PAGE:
The answer to many of the challenges discussed above is automated IT monitoring. However, in many organizations IT operations management is not given the importance it deserves — often because tools are used ineffectively. Our ‘State of the Nation’ report reveals that 80% of organizations are using between two and five monitoring tools, with some (7%) using more than 10. Over half (58%) admit to not being able to view the entire IT estate via a single pane of glass. This tool sprawl is the enemy of effective IT monitoring. It results in poor decision making, perpetuates IT siloes and fails to reap the potential of IT OPs. It will ultimately cost the company dear in outages, duplication of effort, and man hours spent investigating problems. Perhaps partly as a result of this tool sprawl, the vast majority (73%) of firms we spoke to claim not to be monitoring their whole IT infrastructure; opening them up to risk, complexity and confusion.
The beauty of automation
By consolidating IT monitoring onto one platform, organizations gain a single version of the truth to identify and fix any issues before they have a chance to escalate into bigger problems. Adding automation into the mix means these problems could be fixed without the need for human interaction, speeding MTTR and avoiding cascading failures. Other types of automated monitoring might kick in not when there’s a specific IT failure, but merely to take the heat off stretched technical teams. Tasks could include registering new servers when they come online, initiating regular backups, and generating periodic reports.
Therefore, it’s disappointing that over half of the organizations we spoke to are failing to automate IT monitoring, and even more (64%) say they’re not integrating monitoring with timesaving tools like Puppet.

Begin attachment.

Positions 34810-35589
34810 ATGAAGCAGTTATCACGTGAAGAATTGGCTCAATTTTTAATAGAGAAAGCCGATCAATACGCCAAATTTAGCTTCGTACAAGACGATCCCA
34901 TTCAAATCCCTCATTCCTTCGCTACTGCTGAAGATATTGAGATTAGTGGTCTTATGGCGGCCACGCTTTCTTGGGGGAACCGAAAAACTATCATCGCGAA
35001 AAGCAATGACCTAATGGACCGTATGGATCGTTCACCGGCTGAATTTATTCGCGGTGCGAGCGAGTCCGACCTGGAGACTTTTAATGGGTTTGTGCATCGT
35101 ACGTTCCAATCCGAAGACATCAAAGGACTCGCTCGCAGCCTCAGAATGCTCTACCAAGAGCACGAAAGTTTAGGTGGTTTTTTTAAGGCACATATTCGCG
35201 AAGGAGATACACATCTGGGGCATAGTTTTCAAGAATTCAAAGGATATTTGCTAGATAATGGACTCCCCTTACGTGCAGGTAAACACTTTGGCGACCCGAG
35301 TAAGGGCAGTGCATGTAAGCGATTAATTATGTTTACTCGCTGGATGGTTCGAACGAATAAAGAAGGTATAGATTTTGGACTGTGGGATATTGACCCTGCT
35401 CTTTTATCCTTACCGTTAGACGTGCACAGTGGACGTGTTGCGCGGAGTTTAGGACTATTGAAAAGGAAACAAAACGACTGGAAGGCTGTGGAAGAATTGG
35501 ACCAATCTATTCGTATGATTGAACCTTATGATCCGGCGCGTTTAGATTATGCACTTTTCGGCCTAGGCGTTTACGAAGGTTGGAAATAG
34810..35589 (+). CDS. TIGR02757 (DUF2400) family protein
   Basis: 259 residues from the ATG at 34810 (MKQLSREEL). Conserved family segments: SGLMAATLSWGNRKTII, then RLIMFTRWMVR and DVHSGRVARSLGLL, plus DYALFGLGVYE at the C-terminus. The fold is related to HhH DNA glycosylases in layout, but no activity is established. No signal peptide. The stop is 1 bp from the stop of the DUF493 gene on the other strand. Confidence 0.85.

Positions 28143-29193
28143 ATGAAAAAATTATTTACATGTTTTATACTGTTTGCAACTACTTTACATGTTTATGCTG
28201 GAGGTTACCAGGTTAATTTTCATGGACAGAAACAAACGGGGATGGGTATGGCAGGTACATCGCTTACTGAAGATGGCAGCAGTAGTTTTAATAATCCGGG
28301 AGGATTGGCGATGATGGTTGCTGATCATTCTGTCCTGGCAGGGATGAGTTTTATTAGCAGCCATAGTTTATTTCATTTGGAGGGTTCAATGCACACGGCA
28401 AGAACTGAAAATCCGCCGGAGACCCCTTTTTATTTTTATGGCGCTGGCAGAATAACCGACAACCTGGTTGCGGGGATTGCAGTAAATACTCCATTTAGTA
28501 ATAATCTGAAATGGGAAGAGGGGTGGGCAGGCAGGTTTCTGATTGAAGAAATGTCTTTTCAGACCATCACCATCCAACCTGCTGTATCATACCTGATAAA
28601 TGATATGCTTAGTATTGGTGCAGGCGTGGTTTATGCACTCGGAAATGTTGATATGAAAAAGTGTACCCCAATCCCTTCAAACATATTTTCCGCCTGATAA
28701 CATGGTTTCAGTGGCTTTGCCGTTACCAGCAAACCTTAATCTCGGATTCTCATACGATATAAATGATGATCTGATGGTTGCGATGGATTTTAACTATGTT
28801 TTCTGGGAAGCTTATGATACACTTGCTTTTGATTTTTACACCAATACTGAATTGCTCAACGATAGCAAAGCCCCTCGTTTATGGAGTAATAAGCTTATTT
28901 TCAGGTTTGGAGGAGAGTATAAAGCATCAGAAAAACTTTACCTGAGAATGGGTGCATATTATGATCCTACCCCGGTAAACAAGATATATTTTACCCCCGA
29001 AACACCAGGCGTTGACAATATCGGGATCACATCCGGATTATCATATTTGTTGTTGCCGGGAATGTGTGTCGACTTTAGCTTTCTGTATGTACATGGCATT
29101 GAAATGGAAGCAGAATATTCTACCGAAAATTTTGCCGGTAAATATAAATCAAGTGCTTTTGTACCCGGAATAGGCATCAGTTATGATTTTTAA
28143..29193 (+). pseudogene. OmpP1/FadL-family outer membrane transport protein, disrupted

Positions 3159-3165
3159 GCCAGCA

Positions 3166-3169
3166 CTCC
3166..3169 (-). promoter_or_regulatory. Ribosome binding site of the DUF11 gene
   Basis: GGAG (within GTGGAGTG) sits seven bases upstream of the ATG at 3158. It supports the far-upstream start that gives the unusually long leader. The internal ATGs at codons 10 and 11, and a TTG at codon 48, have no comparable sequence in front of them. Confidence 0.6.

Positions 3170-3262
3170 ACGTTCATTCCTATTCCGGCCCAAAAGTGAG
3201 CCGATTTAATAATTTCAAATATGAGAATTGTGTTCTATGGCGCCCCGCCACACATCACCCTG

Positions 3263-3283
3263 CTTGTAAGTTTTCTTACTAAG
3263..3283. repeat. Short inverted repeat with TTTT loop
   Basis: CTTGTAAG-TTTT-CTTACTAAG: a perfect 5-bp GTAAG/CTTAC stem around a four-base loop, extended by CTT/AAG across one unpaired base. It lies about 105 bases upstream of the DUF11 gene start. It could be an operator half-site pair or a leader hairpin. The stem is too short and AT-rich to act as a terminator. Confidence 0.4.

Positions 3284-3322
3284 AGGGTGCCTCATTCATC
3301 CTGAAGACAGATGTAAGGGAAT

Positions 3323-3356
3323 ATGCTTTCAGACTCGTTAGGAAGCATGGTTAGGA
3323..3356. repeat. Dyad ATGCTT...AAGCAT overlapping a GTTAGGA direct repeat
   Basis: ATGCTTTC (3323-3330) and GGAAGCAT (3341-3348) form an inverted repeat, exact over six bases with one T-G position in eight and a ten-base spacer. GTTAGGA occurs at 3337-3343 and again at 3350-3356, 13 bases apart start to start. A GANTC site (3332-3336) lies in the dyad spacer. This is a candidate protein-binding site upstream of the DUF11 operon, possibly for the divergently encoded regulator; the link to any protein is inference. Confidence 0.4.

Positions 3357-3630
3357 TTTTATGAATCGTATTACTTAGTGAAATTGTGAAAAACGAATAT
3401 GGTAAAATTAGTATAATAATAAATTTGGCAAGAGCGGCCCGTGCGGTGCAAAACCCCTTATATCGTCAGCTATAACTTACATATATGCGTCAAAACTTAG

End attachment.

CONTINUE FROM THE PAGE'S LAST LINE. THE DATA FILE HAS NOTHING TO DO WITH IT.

Automation also helps to drive improved performance at scale. Human error is more likely to occur in large enterprises where IT teams are forced to manage thousands of devices, servers and endpoints. The connected enterprise doesn’t just reduce the risk of serious outages with unified IT operations management it also improves accountability through more regular audits, reduces operational costs, increases IT staff productivity, and frees up team members to focus on more high-value, strategic tasks.
The value of the latter is often overlooked, but could benefit the organization in the long-term if team members previously tasked with mundane repetitive work are unleashed to deliver innovative new services for customers. It also makes the enterprise a more attractive place to work — driving a virtuous cycle of talent-hiring and service improvement.
Most importantly, though, unified IT operations management provides connected enterprises with the peace-of-mind they need to build out digital transformation projects, accelerate time-to-market, and delight customers and shareholders alike.
More like this
Introducing Opsview Cloud, the monitoring service that empowers IT ops teams to focus on solutions that deliver business value and impact the...
Version 1 relies on Opsview Monitor to perform 35,000 different service checks across their infrastructure, databases and applications.